It is the end of a typically hectic half term, which happened to culminate in a hugely busy last week and a ridiculously chaotic Friday. Enough of the cooking, I thought. The diabetic husband was having what he would call a Business Meeting (and the kids and I call a “meeting”) with our great mate (and major client) at the local pub at the end of the day, while I took the younger daughter for a physiotherapy appointment at 5. My plan was to go straight from physio to the pub where we could all have something to eat (minus older daughter who was out on the town). However, our youngest had other plans for the evening which didn’t include us, aside from a bit part as facilitators, so we picked up a takeaway for her, and dashed home where I ‘fed’ her and then delivered her to her teenage tribal rendezvous.
By the time I got to the pub, husband and friend had devoured so many crisps that they weren’t hungry, and friend was then summonsed by his own teenage socialite who was ready for taxi service. I was driving, so wasn’t much in the mood for hanging around in the pub for a few rounds of soft drinks, hoping that hunger would strike my loved one. So I decided to enjoy a quick pint and a bowl of nuts, before dragging husband back home. But I was left with the problem of what to feed us.
Fortunately, I had been shopping earlier so I had plenty of food in the fridge, although most of it was designated for meals planned over the next few days. However, I am blessed with a well stocked store cupboard (I am after all a very greedy hedonist) and as I always over cater, just in case an extra mouth turns up at the table as so often seems to happen in our house, it was easy to pilfer a little bit here and there from the fresh supplies. I was not, it must be said, over-endowed with a desire to cook up a storm or to spend a great deal of time in the kitchen.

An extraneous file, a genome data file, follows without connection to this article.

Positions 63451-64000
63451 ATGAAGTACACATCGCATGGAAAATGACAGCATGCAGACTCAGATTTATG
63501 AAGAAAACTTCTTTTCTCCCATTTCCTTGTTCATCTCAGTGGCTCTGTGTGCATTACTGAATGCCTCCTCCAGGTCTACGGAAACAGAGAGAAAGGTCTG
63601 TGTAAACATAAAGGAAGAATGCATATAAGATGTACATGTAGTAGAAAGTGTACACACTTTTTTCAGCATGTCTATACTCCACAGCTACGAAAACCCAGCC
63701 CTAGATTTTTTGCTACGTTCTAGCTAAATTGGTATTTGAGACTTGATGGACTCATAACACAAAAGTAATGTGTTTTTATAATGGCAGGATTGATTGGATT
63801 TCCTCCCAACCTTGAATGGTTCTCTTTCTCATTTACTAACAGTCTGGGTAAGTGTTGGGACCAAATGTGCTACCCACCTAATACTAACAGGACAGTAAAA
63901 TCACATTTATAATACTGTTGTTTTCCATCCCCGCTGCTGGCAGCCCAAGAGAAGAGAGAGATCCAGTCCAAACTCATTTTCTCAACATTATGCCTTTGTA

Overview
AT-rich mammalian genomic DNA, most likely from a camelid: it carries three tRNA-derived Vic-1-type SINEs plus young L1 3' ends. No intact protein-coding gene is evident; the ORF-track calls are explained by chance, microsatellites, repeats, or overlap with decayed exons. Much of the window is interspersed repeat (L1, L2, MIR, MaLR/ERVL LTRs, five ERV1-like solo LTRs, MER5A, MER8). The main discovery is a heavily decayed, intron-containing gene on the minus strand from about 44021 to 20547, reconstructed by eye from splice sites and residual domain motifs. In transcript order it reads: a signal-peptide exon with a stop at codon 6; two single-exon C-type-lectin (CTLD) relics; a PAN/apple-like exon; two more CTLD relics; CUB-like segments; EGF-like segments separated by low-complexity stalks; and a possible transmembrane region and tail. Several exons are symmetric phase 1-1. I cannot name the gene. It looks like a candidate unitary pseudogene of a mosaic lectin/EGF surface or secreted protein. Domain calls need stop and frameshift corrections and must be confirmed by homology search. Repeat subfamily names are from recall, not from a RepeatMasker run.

Time for, what I like to call, ‘whatever you’ve got stir-fry’: versatile, very quick and really yummy. Plus, it’s a whole lot better for me than the pie into which the chap at the table next to us was tucking in the pub, and which was sending out an irresistible message to my pie loving alter-ego. We tend not to have much meat kicking around the joint, courtesy of the veggie teenagers, so I used a store cupboard staple of cashews as the protein element of the meal, but this recipe works just as well with chicken, pork or prawns. I used fresh carrots, sugar snap peas and red pepper and a tin of sliced water chestnuts as my veggie mix, but you could use just about any vegetables that you have to hand and, if those include beansprouts, all the better.
You will need fresh spring onions, ginger and garlic, which I always have to hand as much of what I cook has an Asian influence, probably because spices are a fantastic taste replacement for fat and sugar. You will also need soy sauce, rice wine vinegar, sesame oil and chilli flakes: ditto the fresh ingredients but with the advantage that, once bought, they last for ages.
Otherwise, this dish couldn’t be easier to prepare; quicker to cook or nicer to eat on a Friday evening, at the end of a long and frenetic half term, curled up on the sofa with a nice glass of chilled wine. Or, for that matter. any other really busy day when you need to feed people quickly, from seemingly nothing. You might have to practice the art of turning water into wine.